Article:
Glencore’s Copper Transactions Shine Light on Europe’s Reliance on Russian Goods

Glencore’s Copper Transactions Shine Light on Europe’s Reliance on Russian Goods

A Circuitous Route:

In July, commodities giant Glencore moved thousands of tons of Russian copper to Italy through an indirect route via Turkey. This transaction highlights a broader issue: Europe’s underlying dependence on Russian commodities.

Documents and photographs accessed by the Financial Times reveal that Glencore procured at least 5,000 tons of copper sheet manufactured by Russia’s Ural Mining and Metallurgical Company (UMMC). This shipment then traveled from Russia to Turkey before arriving at its final destination: the Italian port of Livorno.

Sanctions in Focus:

It’s worth noting that while there aren’t overarching sanctions on Russian metal trade, there are targeted restrictions on specific oligarchs and producers. The UK and the EU have imposed sanctions on key figures within UMMC, but not on the company as a whole. On the other hand, the US introduced broader sanctions against UMMC in July.

While it may raise eyebrows, no evidence suggests that Glencore acted in violation of any sanctions. However, this move does underscore Europe’s dependence on Russian commodities, with Turkey emerging as a significant transit point. The transaction also points to Dubai’s role in acting as a gateway for the entry of Russian goods into Europe.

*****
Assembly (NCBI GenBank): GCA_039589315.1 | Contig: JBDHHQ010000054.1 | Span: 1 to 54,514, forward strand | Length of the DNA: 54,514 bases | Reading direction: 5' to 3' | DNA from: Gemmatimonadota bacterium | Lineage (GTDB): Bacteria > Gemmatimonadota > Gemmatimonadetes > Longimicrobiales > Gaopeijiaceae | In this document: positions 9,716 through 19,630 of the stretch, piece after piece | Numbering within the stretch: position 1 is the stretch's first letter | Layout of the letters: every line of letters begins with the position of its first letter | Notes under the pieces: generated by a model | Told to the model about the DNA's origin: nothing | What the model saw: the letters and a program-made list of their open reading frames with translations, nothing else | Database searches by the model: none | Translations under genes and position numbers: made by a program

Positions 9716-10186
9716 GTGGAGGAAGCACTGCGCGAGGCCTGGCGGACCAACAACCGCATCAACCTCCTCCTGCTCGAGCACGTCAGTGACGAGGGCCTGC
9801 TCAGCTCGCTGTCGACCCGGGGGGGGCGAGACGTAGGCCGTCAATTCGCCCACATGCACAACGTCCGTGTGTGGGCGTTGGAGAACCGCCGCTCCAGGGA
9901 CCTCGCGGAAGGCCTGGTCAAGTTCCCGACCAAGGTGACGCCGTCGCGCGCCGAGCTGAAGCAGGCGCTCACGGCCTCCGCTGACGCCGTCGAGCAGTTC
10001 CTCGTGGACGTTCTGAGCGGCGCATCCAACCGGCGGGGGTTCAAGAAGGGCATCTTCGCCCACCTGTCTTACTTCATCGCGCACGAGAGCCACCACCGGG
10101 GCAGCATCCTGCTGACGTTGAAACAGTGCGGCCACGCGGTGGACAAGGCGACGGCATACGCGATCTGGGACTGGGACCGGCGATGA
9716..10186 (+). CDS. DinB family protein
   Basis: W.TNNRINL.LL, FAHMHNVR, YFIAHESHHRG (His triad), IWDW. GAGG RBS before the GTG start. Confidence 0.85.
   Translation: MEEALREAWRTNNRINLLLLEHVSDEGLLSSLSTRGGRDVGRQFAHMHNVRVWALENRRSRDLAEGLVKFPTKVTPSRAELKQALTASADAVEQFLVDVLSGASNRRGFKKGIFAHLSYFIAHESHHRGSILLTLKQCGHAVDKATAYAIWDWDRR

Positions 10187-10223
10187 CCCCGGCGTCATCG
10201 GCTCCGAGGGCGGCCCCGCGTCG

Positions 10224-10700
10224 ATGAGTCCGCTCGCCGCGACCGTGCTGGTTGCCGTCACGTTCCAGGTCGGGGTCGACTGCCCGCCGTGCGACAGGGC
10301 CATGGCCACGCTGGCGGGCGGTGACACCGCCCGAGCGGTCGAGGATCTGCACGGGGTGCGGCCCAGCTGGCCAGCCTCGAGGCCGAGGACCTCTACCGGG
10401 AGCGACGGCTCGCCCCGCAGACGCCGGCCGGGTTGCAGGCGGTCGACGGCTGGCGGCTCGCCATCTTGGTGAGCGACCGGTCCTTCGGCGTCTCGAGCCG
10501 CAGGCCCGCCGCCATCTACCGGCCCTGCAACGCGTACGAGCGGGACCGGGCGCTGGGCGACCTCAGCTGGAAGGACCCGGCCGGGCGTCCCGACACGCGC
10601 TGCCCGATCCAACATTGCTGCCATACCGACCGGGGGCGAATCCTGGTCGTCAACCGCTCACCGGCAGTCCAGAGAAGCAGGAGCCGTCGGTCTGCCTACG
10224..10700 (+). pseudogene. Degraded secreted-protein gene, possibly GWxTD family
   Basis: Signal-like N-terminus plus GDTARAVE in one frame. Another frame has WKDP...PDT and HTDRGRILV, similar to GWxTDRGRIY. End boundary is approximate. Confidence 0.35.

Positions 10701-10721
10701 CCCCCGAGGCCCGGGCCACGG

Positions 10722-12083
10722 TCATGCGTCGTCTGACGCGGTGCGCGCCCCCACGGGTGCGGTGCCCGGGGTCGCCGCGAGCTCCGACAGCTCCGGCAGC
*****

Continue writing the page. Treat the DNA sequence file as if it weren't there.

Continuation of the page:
The copper in question was acquired by Glencore from Haldivor Energy, a UAE-based entity founded in 2019. From there, it was directed to the Carlo Colombo wire rod mill in Lombardy, Italy, where it is to be used in the manufacturing of electrical cables, transformers, and electronic devices.

Glencore’s Stance and Future Endeavors:

A statement from Glencore indicates that this transaction represented the conclusion of a contract inked prior to the recent hostilities between Russia and Ukraine. Since then, they have initiated no new business dealings with UMMC. Glencore has also stated its policy, which came into effect in March 2022, of not engaging in new business ventures with Russia. Furthermore, Glencore’s business transactions with Russia aren’t limited to copper. The company is still purchasing Russian aluminum as part of an ongoing agreement with Rusal, which is projected to end in 2024.

These intricate trade relationships reveal the complexities of international commerce, especially in times of geopolitical tension.

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